Aidah – A chatbot company automating the sales process on Messenger for Nigerian Businesses
Aidahbot is an intelligent sales assistant that enables social commerce merchants to respond instantly and close sales significantly faster. The company provides a simple chatbot building platform, already programmed to automate the sales process on Messenger. The bot acts as a sales assistant providing product information to our clients’ customers and receiving orders as well as delivery details.
Nancy Ewurum, is the co-founder of Aidah. A writer with a Project Management degree from the Federal University of Technology, Owerri, Nigeria. She is also a graduate of software and Entrepreneurship program at the Meltwater Entrepreneurial School of Technology. In an interview, she tells Alaba Ayinuola of Africans Building Africa about how her tech startup Aidah is supporting social commerce merchants whose main sales channel is social media and want to increase customer engagement and sales with it’s tools without necessarily owning a website. Excerpt.
1. Tell us about yourself and your business.
I am Nancy Ewurum, a writer with a Project Management degree from the Federal University of Technology, Owerri, Nigeria who currently resides in Ghana. I enjoy simplifying processes and that reflects in some of my articles on Jumia Ghana. I recently concluded a one-year software and Entrepreneurship program at the Meltwater Entrepreneurial School of Technology where I learned how to manage and build a tech startup. I am a co-founder of Aidah and we are building a tool for social commerce merchants whose main sales channel is social media, to increase customer engagement and sales. Aidah is a chatbot building platform for merchants who sell on social media.
Our tool helps to build a chatbot that acts as a sales assistant for the merchant providing product information to users and ultimately automates the sales process for the merchant. When a customer makes a comment on the merchant’s page or leaves a message on Messenger, the bot responds and displays available products with description details and price to the customer. Upon selection of the desired item, the bot requests for contact and delivery details of the customer which the merchant receives an SMS notification.
The customer may decide to check out in Messenger or pay cash on delivery. We are leveraging on businesses which are already online and are looking for means of promptly handling customer inquiries while making sales without being online all the time. Our tool also provides a means of accepting payment on social media platforms.
2. How much did you need to start your business and how were you able to raise that capital?
Raising capital was easy for us because of the MEST program. Upon graduation, each team presents the business idea to Jorn Lysegen, the founder of MEST alongside some potential investors and each idea is judged based on viability, scalability, traction etc. Selected teams are funded and my team was part of those selected for the 2017 funding decision of MEST.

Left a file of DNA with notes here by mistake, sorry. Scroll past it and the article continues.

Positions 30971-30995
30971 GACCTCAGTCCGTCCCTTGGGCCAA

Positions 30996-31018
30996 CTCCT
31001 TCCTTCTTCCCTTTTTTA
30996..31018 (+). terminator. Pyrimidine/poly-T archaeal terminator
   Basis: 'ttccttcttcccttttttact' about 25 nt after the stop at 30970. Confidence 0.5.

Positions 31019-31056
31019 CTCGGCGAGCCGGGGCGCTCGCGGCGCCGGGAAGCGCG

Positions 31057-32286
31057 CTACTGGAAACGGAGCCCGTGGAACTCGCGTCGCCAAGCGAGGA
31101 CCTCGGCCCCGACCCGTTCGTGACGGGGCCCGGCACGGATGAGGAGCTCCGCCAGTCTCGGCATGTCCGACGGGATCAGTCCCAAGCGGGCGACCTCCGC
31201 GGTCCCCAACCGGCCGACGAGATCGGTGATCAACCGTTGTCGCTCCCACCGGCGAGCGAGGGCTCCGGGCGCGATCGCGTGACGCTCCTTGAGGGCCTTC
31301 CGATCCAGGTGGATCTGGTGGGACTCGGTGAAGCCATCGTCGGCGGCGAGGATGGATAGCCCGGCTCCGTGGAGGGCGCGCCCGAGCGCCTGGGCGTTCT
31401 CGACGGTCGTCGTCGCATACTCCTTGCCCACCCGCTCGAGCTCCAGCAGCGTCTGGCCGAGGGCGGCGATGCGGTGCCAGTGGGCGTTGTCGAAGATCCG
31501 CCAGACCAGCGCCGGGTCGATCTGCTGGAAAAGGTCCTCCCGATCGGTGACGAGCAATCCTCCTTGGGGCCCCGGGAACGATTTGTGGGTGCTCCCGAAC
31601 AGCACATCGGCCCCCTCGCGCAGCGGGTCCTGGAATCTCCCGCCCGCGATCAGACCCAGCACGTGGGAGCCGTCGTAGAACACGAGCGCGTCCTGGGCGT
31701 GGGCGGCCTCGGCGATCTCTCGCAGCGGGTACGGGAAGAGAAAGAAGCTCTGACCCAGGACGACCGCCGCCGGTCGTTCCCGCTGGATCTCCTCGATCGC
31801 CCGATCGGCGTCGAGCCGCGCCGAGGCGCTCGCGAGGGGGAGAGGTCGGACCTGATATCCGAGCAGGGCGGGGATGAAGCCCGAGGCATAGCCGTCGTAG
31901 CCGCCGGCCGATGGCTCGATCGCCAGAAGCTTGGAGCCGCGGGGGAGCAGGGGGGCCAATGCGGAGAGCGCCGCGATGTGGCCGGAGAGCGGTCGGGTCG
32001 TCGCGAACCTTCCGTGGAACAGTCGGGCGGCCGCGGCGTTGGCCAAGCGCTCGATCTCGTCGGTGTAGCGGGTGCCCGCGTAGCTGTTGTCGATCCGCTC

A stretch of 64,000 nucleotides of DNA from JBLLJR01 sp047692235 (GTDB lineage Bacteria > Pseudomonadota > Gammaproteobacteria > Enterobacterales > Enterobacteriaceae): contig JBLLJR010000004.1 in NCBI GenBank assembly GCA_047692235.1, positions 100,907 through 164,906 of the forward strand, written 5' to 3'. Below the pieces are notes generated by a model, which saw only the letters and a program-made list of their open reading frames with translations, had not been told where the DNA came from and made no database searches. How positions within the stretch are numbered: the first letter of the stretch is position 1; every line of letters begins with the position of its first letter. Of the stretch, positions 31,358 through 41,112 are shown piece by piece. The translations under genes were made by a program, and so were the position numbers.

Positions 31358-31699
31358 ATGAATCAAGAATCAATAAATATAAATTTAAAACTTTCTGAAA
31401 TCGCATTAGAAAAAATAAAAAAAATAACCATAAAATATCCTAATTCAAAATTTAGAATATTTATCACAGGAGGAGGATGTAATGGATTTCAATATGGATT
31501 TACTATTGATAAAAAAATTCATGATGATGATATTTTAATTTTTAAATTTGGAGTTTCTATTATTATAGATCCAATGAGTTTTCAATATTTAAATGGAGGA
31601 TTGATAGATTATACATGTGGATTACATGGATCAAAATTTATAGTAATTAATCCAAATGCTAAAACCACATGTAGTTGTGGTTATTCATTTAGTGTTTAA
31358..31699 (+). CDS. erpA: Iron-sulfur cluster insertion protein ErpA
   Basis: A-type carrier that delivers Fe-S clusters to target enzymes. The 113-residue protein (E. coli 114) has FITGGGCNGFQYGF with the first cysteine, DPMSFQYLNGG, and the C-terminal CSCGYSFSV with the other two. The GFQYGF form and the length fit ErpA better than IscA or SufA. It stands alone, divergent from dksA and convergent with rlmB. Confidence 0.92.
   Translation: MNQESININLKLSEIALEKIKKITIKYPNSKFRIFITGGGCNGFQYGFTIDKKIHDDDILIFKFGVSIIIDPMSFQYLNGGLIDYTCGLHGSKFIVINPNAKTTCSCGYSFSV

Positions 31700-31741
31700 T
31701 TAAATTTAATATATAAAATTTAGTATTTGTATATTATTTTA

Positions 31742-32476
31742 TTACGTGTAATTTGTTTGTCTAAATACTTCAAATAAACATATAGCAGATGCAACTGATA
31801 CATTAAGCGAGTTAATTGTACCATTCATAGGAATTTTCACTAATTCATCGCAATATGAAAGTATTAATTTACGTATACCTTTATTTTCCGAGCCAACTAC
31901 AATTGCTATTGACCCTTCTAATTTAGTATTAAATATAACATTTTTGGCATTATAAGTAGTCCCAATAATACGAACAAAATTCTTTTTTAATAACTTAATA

3. What are some of the challenges you face in your business and how do you overcome those challenges?
Our business is too young to outline all the challenges we will face. However, some of our anticipated challenges include: Most people do not know what a chatbot is, so we start from educating them massively on what chatbots and what they can do. We also face issues with the rate of adoption of e-commerce in West Africa.
E-commerce has come a long way in Africa, but we still have a huge task ahead of us, especially when it comes to payments. Most people still prefer to pay cash. We structured payment on delivery into our model to cater for the merchants whose users are still inclined to cash payments.
This Story is sponsored by: Abel Communications
4. Where do you see your business in 5 years from now and what steps are you taking today to reach that objective?
Five years from now, we hope to have made an impact in 20 major cities in Africa, helping those merchants whose means of livelihood depend on social media to make better sales at a little cost.
5. What advice would you give to entrepreneurs wanting to start a business or invest in Africa?
If you are an entrepreneur looking to start a business in Africa, my first advice to you is to be strong. I say this because entrepreneurship can be hard but it will be worth it in the end. You will be rejected so many times, but each rejection should be a take-off point for your next step. Be bold and seek out your passion with grit. I encourage you to keep at it, one step at a time.
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6. How is your business participating to the development of Africa?
Unemployment is an issue that seems to increase with each graduating year in Africa. With that in mind, a lot of people are looking for alternative sources of income. Selling on social media is an affordable way of making e-commerce sales without owning a website.
By using our tools, they can boast of an overwhelming ROI which is an attractive opportunity for more unemployed people to take advantage of social media and make a living for themselves. Africa is our heritage, and it will take the united efforts of African heirs to build Africa. This is why we do what we do.